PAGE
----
In some countries, such as Nigeria, Ghana, and Angola, the proportion of urban residents will increase to over 80 per cent of their total population by 2050, when 800 million more Africans will have moved to urban areas.

We know that urbanisation can drive growth. In Africa’s large metropolitan areas, the amount of money spent on consumer goods and services is typically 79 per cent higher than the national average. Urbanisation is also beneficial to the real estate business because it increases demand for land and housing.

The need for cheaper alternatives threatens brand loyalty

The spread of the coronavirus was relatively slow in Africa. However, it did not spare livelihoods. Even after the lockdowns, unemployment rates are at an all-time high. According to Development Aid, 490 million Africans live in extreme poverty. Nigeria’s poverty profile for 2021 is not yet known. However, it is expected that the number of poor people will rise to 90 million (45 per cent of the population) in 2022. This means there will be fewer consumers with strong purchasing power. Nigeria’s middle class is shrinking; this will influence their spending behaviour.

Nigerians battled with quick inflation in 2021. The Nigerian Bureau of Statistics (NBS) reported that the inflation rate dropped continuously for seven months. However, its figures have not been reflective of market realities. In 2021, many Nigerians opted for alternative cooking fuels as the price of cooking gas surged. Rising poverty and inflation are eroding the purchasing power of Nigerians, and as a result, more of them will tend towards cheaper options this year.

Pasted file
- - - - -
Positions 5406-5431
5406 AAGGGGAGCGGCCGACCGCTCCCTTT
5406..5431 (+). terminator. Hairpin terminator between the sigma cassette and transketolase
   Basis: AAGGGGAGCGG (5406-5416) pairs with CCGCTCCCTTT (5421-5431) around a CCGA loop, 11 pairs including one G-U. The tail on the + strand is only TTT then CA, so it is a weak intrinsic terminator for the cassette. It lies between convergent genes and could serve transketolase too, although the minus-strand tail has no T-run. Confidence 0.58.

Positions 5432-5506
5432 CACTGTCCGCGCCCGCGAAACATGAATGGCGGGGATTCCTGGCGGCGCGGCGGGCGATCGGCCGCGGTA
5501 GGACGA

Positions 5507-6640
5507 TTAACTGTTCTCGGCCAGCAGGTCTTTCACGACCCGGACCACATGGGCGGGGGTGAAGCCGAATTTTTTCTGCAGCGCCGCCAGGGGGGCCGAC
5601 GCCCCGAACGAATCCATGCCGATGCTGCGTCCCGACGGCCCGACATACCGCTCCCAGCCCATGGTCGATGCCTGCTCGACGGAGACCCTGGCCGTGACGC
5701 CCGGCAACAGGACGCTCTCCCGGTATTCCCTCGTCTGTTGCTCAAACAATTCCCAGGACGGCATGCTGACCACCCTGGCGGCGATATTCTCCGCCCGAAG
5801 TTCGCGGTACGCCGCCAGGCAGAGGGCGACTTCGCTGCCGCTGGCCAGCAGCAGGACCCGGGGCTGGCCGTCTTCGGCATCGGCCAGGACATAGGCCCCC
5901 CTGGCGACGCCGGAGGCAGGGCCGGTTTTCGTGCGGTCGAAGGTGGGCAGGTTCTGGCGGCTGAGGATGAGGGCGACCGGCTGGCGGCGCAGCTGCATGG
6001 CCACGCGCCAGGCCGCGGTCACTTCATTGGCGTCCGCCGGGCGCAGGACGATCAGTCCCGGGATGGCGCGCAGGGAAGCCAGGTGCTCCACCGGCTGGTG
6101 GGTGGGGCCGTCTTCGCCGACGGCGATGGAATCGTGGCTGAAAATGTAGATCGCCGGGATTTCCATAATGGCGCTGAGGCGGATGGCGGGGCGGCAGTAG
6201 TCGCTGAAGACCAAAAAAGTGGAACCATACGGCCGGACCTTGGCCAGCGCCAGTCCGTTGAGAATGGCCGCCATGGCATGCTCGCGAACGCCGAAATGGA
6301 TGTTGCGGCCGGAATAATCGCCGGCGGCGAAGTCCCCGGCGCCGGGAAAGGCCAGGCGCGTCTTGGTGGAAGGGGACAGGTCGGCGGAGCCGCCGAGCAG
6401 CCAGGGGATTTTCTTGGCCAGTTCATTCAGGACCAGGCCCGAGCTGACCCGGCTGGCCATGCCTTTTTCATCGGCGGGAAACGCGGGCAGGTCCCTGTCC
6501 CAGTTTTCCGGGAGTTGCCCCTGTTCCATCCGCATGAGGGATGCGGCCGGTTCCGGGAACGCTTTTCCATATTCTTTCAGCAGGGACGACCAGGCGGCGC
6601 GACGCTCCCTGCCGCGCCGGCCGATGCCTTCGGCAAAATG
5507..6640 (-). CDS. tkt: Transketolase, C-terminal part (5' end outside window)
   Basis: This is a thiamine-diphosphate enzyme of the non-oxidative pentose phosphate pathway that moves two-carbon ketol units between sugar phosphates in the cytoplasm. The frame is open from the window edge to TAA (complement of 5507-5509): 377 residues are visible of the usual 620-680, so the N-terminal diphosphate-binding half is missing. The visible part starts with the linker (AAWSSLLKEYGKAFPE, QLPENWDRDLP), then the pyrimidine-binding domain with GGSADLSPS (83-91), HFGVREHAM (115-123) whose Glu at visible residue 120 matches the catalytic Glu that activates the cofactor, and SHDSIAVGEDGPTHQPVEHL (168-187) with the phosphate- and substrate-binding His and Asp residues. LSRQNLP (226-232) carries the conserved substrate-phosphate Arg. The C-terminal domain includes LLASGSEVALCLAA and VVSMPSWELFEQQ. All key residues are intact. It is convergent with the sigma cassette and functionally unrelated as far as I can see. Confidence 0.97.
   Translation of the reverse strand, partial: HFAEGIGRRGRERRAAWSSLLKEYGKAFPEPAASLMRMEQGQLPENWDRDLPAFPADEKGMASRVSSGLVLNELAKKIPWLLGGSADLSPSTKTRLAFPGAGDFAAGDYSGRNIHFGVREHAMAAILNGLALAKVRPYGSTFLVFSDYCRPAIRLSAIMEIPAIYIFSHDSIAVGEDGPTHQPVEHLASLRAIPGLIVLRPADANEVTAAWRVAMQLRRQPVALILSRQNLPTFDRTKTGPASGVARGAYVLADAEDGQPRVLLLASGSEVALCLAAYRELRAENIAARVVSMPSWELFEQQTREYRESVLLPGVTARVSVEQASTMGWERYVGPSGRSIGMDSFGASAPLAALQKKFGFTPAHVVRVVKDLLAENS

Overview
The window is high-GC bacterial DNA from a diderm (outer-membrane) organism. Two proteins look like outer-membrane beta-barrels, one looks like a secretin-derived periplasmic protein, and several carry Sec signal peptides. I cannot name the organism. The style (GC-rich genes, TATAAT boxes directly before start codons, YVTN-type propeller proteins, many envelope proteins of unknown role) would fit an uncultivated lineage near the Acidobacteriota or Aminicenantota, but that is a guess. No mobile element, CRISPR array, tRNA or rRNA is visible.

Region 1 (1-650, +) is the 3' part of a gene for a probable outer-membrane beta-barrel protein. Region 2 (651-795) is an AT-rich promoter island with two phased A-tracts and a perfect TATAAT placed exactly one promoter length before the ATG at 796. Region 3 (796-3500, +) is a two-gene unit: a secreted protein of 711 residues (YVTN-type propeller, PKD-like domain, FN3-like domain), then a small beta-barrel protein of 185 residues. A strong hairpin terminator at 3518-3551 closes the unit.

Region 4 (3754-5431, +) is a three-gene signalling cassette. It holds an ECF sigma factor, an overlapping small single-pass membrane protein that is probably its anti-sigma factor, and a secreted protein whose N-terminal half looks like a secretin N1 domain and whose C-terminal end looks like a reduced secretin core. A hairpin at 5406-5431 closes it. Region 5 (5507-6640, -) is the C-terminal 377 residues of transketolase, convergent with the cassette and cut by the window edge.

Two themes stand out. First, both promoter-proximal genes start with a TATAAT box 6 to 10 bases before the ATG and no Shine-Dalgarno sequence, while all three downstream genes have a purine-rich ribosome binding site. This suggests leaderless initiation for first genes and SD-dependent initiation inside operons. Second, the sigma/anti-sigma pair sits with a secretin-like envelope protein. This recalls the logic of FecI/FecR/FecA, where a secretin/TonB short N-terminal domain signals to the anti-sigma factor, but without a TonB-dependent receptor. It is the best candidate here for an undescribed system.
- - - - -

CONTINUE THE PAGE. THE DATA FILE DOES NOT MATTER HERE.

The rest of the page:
Interest in Nigeria is declining

Consumer spending in Nigeria has been on a downward trend since 2015. Several factors are responsible for this, including inflation and reduced income. However, it also signals a decline in consumer interest — Nigerians are reducing the amount of money they spend in Nigeria.

According to a report by the World Bank, 50 per cent of Nigerian youths want to emigrate permanently. The report also states that Nigerians were the largest group of migrants from Sub-Saharan Africa that entered Europe in 2016 and 2017 — the same period consumer spending was declining.

In 2020, the pandemic restricted travelling. As a result, business was slow for airlines and travel agencies. But with travel restrictions lifted, the market is open for brands that innovate ways to make travelling easier.

Inflation drives demand for multipurpose products

The Fast Moving Consumer Goods (FMCG) sector is known for quick adaptation to consumer behaviour. In Africa, these companies have to keep adjusting their products that suit countries with a shrinking middle class. Sales of products in small sachets have increased in high-inflation countries such as Nigeria. But consumers are looking for more short-term ways to cope with the loss of purchasing power.

The growth of the liquid soap market in Nigeria proves that consumers now want products with multiple functions. Hypo grew its market share by marketing its bleach, an already cheaper alternative, as a toilet cleaner. Volatile exchange rates and inflation are fuels for this preference. In 2020, Nigeria recorded one of the highest inflation rates in the world.

This year, brands that innovate products to serve multiple needs will have a market edge. Telecom brands are adopting this by providing financial services to their customers.

 Written by Oluwatosin Ogunjuyigbe